Mutated in Hereditary NonPolyposis Colorectal Cancer (HNPCC)
Nonhomologous end joining
Brings together 2 ends of DNA fragments to repair double stranded breaks
No requirement for homology
Mutated in ataxia telangiectasia
Direction of DNA and RNA synthesis?
5' --> 3'
5' end of dNTP
In which direction is mRNA read?
5' --> 3'
Direction of Protein Synthesis
N to C
Most abundant type of RNA
Ways to remember types of RNA?
"Rampant, Massive, Tiny"
Eukaryotic start codon
"AUG inAUGurates protein synthesis"
AUG (rarely GUG) which codes for Methionine
Prokaryotic start codon
AUG which codes for formylmethionine
mRNA stop codons
UGA: U Go Away
UAA: U Are Away
UAG: U Are Gone
TATAAT and CAAT
Start of transcription numbering
Eukaryotic RNA pol
I, II, III
Numbered in order that they are used in protein synthesis
II: mRNA - can open DNA at promoter site
No proofreading function but can initate chains
Prokaryotic RNA pol
1 RNA pol (multisubunit complex) makes all 3 kinds of RNA
What inhibits RNA pol II
What does it lead to
α-amanitin (from mushroom)
Hepatotoxicity if ingested
RNA processing in eukaryotes
What is initial transcript called?
What is it called if destined for transcription?
Where does processing occur?
Heterogenous nuclear RNA
Processing occurs in the nucleus
RNA processing in eukaryotes
Capping on 5' end with 7-methylguanosine
Polyadenylation an 3' end
Splicing out of introns
What is required for RNA to be transported out of the nucleus
Only processed RNA can be transported out of the nucleus
What enzyme does it?
Does not require a template
Steps of Splicing pre-mRNA
Primary transcript combines with snRNPs (small nuclear ribonucleoproteins) and other proteins to form a spliceosome
Lariat shaped (looped) intermediate is generated
Lariat is released to remove intron precisely and join 2 exons
Disease involving snRNPs
Lupus: autoAbs to spliceosomal snRNPs
What is on end?
Which end binds AAs
On 3' end is 5' CCA 3' along with a high percentage of chemically modified bases
3' is bound to AA
Scrutinizes AA before and after it binds tRNA
If incorrect, bond is hydrolyzed
AA-tRNA bond has energy for formation of peptide bond
Bind 30S subunit and prevents attachment of aminoacyl tRNA to A site
40S and 60S
30S and 50S
Protein synthesis initiation
Activated by GTP hydrolysis
Initiation Factors help assemble 40S ribsomal subunit with the initiator tRNA and are then released
Protein synthesis Elongation
1. Aminoacyl-tRNA binds A site (except initiator methionine)
2. rRNA catalyzes peptide bond formation transferring polypeptide into A site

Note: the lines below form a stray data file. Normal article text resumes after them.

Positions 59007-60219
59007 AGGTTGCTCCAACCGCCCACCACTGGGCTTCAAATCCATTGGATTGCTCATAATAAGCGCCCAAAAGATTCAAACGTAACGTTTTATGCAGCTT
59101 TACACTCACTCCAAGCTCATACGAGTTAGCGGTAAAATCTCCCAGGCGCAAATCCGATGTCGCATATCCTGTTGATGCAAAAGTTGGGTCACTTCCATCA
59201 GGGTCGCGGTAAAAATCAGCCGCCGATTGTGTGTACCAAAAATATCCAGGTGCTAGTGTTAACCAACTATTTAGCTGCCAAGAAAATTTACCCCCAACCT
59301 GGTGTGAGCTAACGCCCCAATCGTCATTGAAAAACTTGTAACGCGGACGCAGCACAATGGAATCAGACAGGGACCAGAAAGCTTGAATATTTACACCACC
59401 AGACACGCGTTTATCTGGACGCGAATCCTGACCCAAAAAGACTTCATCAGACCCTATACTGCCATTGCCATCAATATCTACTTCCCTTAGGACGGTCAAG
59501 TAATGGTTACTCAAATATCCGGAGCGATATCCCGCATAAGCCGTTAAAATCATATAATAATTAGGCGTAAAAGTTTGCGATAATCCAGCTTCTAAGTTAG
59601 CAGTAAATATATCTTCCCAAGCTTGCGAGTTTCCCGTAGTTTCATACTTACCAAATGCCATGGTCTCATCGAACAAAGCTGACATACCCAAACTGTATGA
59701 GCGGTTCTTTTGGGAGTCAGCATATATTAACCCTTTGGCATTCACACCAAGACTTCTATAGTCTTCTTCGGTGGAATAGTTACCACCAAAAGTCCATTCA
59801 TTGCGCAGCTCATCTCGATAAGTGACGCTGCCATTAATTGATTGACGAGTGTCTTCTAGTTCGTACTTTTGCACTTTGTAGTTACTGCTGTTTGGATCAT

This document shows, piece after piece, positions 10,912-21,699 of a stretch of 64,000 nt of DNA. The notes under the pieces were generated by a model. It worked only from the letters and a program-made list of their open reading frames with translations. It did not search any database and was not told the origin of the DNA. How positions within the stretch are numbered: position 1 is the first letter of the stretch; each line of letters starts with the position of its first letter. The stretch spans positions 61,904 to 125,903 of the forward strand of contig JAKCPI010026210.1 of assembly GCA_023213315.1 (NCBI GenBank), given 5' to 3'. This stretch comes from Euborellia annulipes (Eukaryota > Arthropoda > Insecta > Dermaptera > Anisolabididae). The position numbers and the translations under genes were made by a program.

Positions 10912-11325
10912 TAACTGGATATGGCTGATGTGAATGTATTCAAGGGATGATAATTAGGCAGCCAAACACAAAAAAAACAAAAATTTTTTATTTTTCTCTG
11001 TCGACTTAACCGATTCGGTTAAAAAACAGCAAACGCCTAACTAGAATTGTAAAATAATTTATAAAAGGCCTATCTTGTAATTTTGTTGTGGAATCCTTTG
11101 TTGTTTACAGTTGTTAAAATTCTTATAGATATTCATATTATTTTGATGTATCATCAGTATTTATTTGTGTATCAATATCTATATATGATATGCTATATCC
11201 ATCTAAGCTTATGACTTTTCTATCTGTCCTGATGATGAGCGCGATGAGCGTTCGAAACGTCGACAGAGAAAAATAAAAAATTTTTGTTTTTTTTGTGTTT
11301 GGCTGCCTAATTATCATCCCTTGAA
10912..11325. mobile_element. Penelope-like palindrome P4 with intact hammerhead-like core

3. Peptidyl tRNA moved into P site and empty tRNA moves to E site
Protein synthesis Termination
Stop codon recognized by release factors and complete protein is released from ribosome
Bind 30S and inhibit formation of initiation complex and cause misreading of mRNA
Binds 50S and inhibits peptidyl transferase
Bind 50S and prevent release of uncharged tRNA after it has donated its AA
Process of Proteasomal degradation
Attachment of Ubiquitin tags them for breakdown
Stages of cell cycle
G1 --> [Rb, p53] --> S --> G2 --> Mitosis
G1, S, and G2
Stages of mitosis
Prophase, Metaphase, Anaphase, Telophase
Regulation of Cell Cycle
CDKs are constitutively present and inactive
Cyclins are regulatory and are produced in a phase specific manner
Cyclin-CKD complexes activate and the inactivate for cell cycle to progress
p53 and Hypophosphorylated Rb
Normally inhibit G1 to S progression
Permanent cell type
What do they form
Remain in G0
Regenerate from stem cells
Neurons, Skeletal muscle, Cardiac muscle, RBCs
Stable cell types
Enter G1 from G0 when stimulated
Hepatocytes and Lymphocytes
Never go to G0. Divide rapidly with a short G1
Bone marrow, Gut epithelium, Skin, Hair follicles, Germ cells
Rough Endoplasmic Reticulum
What kind of proteins are synthesized here?
Site of synthesis of secretory (exported) proteins
N linked oligosaccharide addition to many proteins
RER in neurons
Synthesizes ChAT (choline acetyltransferase) to make ACh and peptide NTs
What do free ribosomes produce
Cytosolic and organellar proteins
Which kind of cells are rich in RER?
Mucus-secreting goblet cells of SI and Ab secreting plasma cells
Smooth Endoplasmic Reticulum
What is synthesized here?
Which cells are rich in it?
Site of steroid synthesis and detoxification of drugs and poisons
Liver hepatocytes and steroid hormone-producing cells of adrenal cortex are rich in SER
Modifications that take place in Golgi?
Modifies N-oligosaccharides on Asparagine
Adds O-oligosaccharides on Serine and Threonine
What directs proteins to lysosomes
Mannose-6-Phosphate added in lysosomes
I cell disease
Inherited lysosomal storage disorder
Failure of addition of mannose-6-phosphate in golgi means enzyme are directed outside of cell instead of lysosomes
Coarse facial hair, Clouded corneas, Restricted joint movement, High plasma levels of lysosomal enzymes. Often fatal in childhood
Vesicle trafficking proteins
COPI: Retrograde (Golgi --> Golgi, Golgi --> ER)
COPII: Anterograde (Golgi --> Golgi, ER --> Golgi)
Clathrin: trans-Golgi --> lysosomes, Plasma membrane --> Endosomes (receptor mediated endocytosis)
Membrane enclosed organelle involved in catabolism of very long fatty acids and AA
Barrel shaped protein complex that degrades damaged or unnecessary proteins tagged for destruction by ubiquitin
What is each dimer bound to?
What cellular structures does it make up? What functions are they involved with?
How does it grow and collapse?
α and β subunits
Each dimer has 2 GTPs bound to it
Flagella, Cilia, Mitotic spindles, Centrioles
Slow Axonal Transport and Cell Movement
Grows slowly, collapses quickly
Involved in slow axoplasmic transport in neurons
Molecular motor proteins
Dynein: retrograde in MTs (+ --> -)
Kinesin: anterograde in MTs (- --> +)
Drugs that act on MTs